What else should I probably not worry about?
Scratching: Ferrets just seem to be itchy little critters. If you don't
see any fleas or "flea dust" (bits of dried blood), it's probably not
fleas, so as long as the skin isn't irritated or balding don't worry about it.
If you see little white flakes, it may be dry skin.
Tail puffing: A ferret's tail will bottle-brush when he's
excited or upset. He's not necessarily frightened. He'd have to be really worked
up for the hair on the rest of his body to stand up.
Trembling: Ferrets often tremble or shiver when they've just
woken up, as a way to raise their body temperatures. Some also quiver when
they're excited. A chilly draft might also be the cause.
Licking urine: It's not uncommon for a ferret to take a few
laps of urine, its own or another ferret's. Nobody's really sure why they do it,
but it won't hurt them.
Sniffing/wiping/licking the rear: This is a normal thing to do,
especially after a bath. They also drag their bottoms after using the litter
pan; put newspaper or towels down to keep your floor clean.
Hiccups: Hiccups are not uncommon, especially in young kits,
who sometimes seem alarmed by them. A comforting scratch, a drink of water, or a
small treat can help.
Summer weight loss, in males: Normally, weight loss is
something to be concerned about, but many males lose a fair bit of weight, even
as much as 40% of their bulk, in the summer and gain it back in the fall. It's
mainly preparation for breeding, but it's common in neutered males, too. If your
ferret seems otherwise healthy and happy, don't worry.
Color changes: It's normal for ferrets to lighten some when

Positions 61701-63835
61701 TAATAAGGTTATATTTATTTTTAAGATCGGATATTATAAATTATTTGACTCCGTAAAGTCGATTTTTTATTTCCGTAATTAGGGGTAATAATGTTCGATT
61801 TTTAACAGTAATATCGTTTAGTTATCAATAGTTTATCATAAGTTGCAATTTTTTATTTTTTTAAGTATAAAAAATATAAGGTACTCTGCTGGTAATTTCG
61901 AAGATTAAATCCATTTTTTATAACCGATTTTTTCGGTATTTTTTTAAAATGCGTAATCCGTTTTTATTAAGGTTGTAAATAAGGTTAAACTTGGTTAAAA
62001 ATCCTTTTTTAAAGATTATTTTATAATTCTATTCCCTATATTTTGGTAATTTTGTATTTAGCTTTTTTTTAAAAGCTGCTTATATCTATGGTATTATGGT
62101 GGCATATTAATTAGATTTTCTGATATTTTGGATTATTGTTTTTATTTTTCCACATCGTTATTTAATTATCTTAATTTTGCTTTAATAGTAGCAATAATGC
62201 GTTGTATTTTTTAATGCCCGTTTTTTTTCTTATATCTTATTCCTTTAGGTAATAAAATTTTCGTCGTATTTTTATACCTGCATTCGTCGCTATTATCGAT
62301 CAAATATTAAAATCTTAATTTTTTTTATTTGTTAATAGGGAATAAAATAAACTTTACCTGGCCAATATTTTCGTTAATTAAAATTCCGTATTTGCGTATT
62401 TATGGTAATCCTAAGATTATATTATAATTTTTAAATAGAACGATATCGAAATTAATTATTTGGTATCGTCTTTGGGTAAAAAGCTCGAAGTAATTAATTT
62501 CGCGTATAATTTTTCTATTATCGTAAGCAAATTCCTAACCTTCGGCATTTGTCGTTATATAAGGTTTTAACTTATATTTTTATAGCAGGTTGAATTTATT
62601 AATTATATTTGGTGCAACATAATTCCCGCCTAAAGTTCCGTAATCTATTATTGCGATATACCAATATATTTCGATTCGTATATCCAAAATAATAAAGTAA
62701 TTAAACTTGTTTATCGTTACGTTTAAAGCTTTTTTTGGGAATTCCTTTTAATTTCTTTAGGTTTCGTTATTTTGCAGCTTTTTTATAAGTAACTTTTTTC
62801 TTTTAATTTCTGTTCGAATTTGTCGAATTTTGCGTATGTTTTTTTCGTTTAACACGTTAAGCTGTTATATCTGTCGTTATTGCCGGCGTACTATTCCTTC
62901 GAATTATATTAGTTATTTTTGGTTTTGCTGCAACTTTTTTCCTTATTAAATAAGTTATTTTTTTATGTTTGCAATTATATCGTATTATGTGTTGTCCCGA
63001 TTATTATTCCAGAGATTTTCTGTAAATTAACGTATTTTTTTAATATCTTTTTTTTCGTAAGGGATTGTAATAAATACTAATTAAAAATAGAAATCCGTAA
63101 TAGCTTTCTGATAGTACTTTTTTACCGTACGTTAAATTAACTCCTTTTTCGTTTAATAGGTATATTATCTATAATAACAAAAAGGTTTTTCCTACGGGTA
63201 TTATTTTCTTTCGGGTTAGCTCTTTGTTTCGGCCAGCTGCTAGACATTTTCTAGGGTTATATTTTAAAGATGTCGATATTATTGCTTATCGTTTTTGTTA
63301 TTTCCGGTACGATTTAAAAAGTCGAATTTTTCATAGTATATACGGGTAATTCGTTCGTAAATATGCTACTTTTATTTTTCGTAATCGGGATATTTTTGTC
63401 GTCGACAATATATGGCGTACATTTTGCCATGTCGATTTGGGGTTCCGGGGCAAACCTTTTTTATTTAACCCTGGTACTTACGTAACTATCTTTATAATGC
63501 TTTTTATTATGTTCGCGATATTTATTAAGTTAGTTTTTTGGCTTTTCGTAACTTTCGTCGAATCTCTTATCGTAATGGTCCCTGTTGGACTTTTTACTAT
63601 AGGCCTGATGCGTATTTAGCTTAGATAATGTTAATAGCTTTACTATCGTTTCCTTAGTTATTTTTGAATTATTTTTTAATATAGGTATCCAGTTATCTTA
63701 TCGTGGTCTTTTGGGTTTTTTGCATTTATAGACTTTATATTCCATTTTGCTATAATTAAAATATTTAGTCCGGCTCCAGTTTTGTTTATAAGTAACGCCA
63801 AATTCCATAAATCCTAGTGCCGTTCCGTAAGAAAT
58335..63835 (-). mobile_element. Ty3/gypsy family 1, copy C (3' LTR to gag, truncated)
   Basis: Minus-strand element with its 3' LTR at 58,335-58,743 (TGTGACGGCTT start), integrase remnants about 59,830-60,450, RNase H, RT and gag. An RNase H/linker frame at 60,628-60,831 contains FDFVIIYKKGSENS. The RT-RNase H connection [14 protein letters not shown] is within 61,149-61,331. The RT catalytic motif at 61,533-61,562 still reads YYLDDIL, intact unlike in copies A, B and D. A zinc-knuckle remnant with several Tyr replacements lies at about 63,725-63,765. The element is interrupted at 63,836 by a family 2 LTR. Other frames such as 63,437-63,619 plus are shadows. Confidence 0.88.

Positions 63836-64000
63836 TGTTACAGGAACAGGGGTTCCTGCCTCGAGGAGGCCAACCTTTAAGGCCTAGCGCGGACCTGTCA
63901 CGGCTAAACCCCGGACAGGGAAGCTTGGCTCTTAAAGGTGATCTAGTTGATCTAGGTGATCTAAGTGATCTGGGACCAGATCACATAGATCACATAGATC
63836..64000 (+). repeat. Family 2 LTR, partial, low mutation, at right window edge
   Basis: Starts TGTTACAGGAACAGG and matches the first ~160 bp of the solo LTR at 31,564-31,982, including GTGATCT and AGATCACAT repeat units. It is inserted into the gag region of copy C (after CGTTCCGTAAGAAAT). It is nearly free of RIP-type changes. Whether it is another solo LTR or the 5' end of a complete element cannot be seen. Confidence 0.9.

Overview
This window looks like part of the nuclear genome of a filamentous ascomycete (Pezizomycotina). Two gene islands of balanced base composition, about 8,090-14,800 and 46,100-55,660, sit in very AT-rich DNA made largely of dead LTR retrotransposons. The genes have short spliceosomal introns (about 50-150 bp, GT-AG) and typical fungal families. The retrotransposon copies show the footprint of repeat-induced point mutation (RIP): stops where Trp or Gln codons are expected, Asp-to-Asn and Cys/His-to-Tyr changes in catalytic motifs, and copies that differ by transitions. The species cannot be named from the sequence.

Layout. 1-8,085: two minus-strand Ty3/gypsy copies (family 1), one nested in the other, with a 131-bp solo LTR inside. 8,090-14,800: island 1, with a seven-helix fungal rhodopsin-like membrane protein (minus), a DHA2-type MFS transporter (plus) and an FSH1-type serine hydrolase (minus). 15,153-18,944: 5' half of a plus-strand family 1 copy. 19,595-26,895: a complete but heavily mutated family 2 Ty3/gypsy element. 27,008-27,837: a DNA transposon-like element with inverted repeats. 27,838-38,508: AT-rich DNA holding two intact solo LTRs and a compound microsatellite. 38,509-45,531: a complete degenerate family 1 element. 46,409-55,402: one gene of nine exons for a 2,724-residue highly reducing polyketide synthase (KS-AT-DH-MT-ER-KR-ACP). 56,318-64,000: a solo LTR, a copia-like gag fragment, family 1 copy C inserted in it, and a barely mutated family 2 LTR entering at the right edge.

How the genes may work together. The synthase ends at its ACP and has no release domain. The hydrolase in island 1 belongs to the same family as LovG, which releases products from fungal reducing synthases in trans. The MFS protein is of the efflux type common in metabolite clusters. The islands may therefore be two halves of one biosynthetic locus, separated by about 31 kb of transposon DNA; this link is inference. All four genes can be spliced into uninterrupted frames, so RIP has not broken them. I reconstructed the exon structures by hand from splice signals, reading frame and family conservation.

they change coats in the fall and darken again in the spring. Some ferrets have
really dramatic winter color changes, losing masks, gaining white patches, and
Can I teach my ferret tricks? How?
Yes, ferrets are plenty smart enough to learn to sit up, turn around,
roll over, stay on your shoulders or in a hood, perhaps walk on a leash, and so
forth. To train your ferret to sit up, for instance, put Ferretone on your
finger and hold it in front of him. As he licks, say "Up!" and slowly
raise your finger. He should get the idea pretty quickly.
The trick to all of these is getting your pet's attention while you teach
him. Don't try teaching tricks, or even trying to get a ferret to perform, in an
unexplored area - it's nearly futile.
It's a good idea to teach your ferret to come whenever you make a particular
noise (for instance, whistle loudly) or squeak a particular toy. Just make the
noise each time you give the ferret a treat for a while, then make it when he
isn't nearby and give the treat as a reward when he comes to you. It's
enormously handy to have a way to call your pet when he's escaped or is lost.
Do ferrets travel well?
Around town: Ferrets love going places. You can fix up a shoulder bag
with a litter pan, water bottle and food dish and carry them with you wherever
they're welcome. Be careful not to let them get too hot or cold, though.
Automobile travel: Car trips don't bother most ferrets. Keeping
them loose in the car is not recommended, since they could get under the
driver's feet or through some undetected hole into the trunk or onto the road.
You can use a water bottle in a car, but fasten a deep dish or cup underneath
it, since it will drip, and put down a towel to soak up the inevitable spills.